Posts for Staff
Friday 30th May 2014
Sarah-Louise Pedersen started her role as Crannog Restaurant Manager in March 2013; although her connections with the restaurant began back in 1998. While at school, Sarah-Louise worked as a waitress during the holidays. She returned to work at Crannog every summer and continued to do this even when she headed off to Art School in England.
“Quality fish to create uncomplicated dishes”
Sarah-Louise returned to her home town of Fort William after completing her Art course and took up the position of Assistant Manager at the Grog and Gruel, another local restaurant, in 2006. Here she added to her experience by learning management skills before progressing to her current role. On returning to Crannog Sarah-Louise says, “Crannog’s principles remain unchanged. The kitchen team, led by head chef, Stewart MacLachlan, still use the freshest Scottish seafood prepared simply to let the quality of the fish speak for itself. The Crannog ethos hasn’t altered at all over the years.” Sarah-Louise’s experience in art has also added to her role: owner Lorna Finlayson is an artist and art enthusiast, and the walls of Crannog Restaurant display the work of many local artists.
What’s the best part of your role as Restaurant Manager?
“We work very hard to create the best possible experience for our guests and hearing all the positive comments is easily the most enjoyable part of my job.”
Who would be your typical Crannog guest?
“In this tourist town the guests are varied; for example winter brings skiers, spring brings the Scottish Six Day Trials bikers, summer brings the downhill mountain bikers and those aiming to climb Ben Nevis or complete the West Highland Way. We are so lucky to be located in such a busy and interesting town!”
All in a day’s work
A typical working day for Sarah-Louise starts around 10.30am; she checks lunch and dinner bookings and deals with email reservations. Continual staff training is what Sarah-Louise sees as key to the high levels of service at Crannog, which set it apart from many other restaurants.
After ensuring the restaurant is ready for evening guests, Sarah-Louise grabs the chance for some fresh air and walks her dogs. She returns to the restaurant around 5.30pm, ready for evening service, which starts at 6pm.
After restaurant hours!
Sarah-Louise is a devoted godmother to her friend’s daughter Freya; on her days off Sarah-Louise often collects her from nursery and they enjoy a spot of baking and painting together.
Sarah-Louise also enjoys being on the other side of the table and dines out a lot with her fiancé, Joe – that’s when she’s not dining at Crannog of course!
We hope you have enjoyed learning more about our Restaurant Manager, Sarah-Louise; if you have any questions for her about the restaurant, either pop in to the restaurant on Fort William Town Pier or leave a comment below.
Thursday 7th Nov 2013
Having spent time ‘down under’ where he worked in both Melbourne and Sydney, he returned to his birthplace in Ireland for a time, working in various venues in and around Dublin.
We are glad to say that in 2008 Stewart returned to his beloved Fort William, where he now lives with his wife and young son.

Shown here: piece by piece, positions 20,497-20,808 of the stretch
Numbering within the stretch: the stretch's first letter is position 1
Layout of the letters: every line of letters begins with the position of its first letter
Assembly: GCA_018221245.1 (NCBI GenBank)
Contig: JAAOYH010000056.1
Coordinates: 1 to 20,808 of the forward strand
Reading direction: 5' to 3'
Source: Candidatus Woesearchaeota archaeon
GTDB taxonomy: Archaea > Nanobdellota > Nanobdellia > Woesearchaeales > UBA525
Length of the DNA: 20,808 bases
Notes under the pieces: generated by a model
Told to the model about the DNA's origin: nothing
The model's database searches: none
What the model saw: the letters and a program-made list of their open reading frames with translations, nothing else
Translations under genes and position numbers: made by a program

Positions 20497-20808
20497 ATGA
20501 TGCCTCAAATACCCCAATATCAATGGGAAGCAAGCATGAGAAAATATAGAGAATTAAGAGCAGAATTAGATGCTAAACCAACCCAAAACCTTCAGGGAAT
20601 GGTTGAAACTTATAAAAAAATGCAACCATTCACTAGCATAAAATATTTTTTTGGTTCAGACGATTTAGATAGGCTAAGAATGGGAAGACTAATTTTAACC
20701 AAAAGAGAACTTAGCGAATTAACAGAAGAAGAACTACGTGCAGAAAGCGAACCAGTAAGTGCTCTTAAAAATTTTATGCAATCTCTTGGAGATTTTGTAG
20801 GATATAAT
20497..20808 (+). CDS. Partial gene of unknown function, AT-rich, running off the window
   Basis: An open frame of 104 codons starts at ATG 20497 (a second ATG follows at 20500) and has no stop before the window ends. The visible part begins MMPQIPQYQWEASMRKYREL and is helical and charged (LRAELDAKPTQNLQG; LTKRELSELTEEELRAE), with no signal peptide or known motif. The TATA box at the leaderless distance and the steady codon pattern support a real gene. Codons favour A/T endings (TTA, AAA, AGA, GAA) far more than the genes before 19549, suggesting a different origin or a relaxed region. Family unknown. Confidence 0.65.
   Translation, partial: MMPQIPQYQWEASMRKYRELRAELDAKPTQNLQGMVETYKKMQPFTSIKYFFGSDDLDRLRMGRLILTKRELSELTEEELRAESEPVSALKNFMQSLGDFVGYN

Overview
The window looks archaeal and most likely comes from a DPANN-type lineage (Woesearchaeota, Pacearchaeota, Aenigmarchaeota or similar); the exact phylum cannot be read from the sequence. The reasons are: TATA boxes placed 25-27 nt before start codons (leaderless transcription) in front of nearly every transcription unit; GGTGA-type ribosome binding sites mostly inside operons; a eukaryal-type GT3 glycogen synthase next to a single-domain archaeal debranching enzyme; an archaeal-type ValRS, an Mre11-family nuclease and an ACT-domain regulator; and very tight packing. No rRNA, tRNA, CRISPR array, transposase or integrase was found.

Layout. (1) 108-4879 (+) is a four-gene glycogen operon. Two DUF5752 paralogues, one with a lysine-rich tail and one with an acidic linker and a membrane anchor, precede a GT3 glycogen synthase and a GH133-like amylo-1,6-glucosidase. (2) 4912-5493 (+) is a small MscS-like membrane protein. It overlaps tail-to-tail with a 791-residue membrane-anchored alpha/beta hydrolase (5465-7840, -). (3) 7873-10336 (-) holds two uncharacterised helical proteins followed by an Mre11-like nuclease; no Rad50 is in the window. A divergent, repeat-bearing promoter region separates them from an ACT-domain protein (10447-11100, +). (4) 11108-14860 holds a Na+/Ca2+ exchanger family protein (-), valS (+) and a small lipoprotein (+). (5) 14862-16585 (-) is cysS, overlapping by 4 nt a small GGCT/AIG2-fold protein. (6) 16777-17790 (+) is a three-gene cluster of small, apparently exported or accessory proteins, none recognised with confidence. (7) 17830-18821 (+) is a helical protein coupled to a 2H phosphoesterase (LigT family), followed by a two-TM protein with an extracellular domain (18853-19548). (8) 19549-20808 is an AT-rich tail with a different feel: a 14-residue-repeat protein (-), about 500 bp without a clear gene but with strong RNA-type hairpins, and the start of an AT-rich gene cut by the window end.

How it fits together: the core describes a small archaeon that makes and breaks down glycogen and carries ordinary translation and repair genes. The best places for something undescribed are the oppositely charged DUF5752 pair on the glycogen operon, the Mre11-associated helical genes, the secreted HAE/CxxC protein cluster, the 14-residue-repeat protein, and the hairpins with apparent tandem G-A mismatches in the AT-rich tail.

“I love to source and forage for ingredients close to home. I have a few places I have discovered where I can guarantee to pick a feast! Chanterelle mushrooms, strawberries, blueberries, raspberries and blackberries can all be found right here in Lochaber.”
Fortunately, Stewart also likes a spot of fishing! Stewart used to have a small boat which he loved fishing from, but these days he’s more likely to be seen catching a few mackerel from the basin at Corpach.
Demonstrating the Capabilities of a Professional Chef
In order to help school children discover an enjoyment for cooking and to demonstrate how easy cooking can be, Stewart was invited to take part in the “Seafood in Schools” event at Lochaber High School. Throughout his demonstration, his rapport with the children and his flair in the kitchen made a great combination; young talent from the school were definitely enticed into the world of cooking!
Stewart is passionate about minimising waste, so when asked which part of cooking he enjoys the most he was not the least bit hesitant:
“I love to use the entire fish; I don’t like anything to go to waste. One fish can be used to create so many different dishes. Take a monkfish; I can firstly use some of the innards and bones to create a stock; next I can use the flesh to make a main dish such as Pan-Fried Monkfish and Salmon; then part of the monkfish can be combined with other ingredients along with the flavoursome stock to make a bouillabaisse. The fish stock is used to flavour various sauces including accompaniments such as the creamed leeks served with the Pan-fried Monkfish and Salmon.”
Pan-Fried Monkfish & Salmon served with creamed leeks, spinach and clapshot
Crannog Bouillabaisse – poached seafood in a tomato-based broth with rouille
“My favourite desserts are always citrusy and fresh. For example, I really love the Lemon Sponge on the Autumn menu just now. It incorporates a traditional dish of Lemon Sponge and then we add a twist by serving it with lemon curd and basil ice cream.”
Lemon Sponge – steamed sponge with lemon curd and served with basil ice cream
Lemon Tart with orange mousse and candied fennel
Typical of a chef, Stewart thrives under the pressure of a busy day in the kitchen:
“During the day the most pressure is getting ready for service. Preparation between 8am and 5pm is the busiest time. Mornings start with filleting and stock making; preparing mousse and pastries. Soups are prepared next before moving on to sauces and the main dishes. This ensures all our food is as fresh as possible for both lunch and dinner service”.
Stewart’s favourite restaurant is The Kitchin in Leith, Edinburgh. This restaurant, led by the inspirational Tom Kitchin himself, saw it gaining a Michelin star within a year of opening.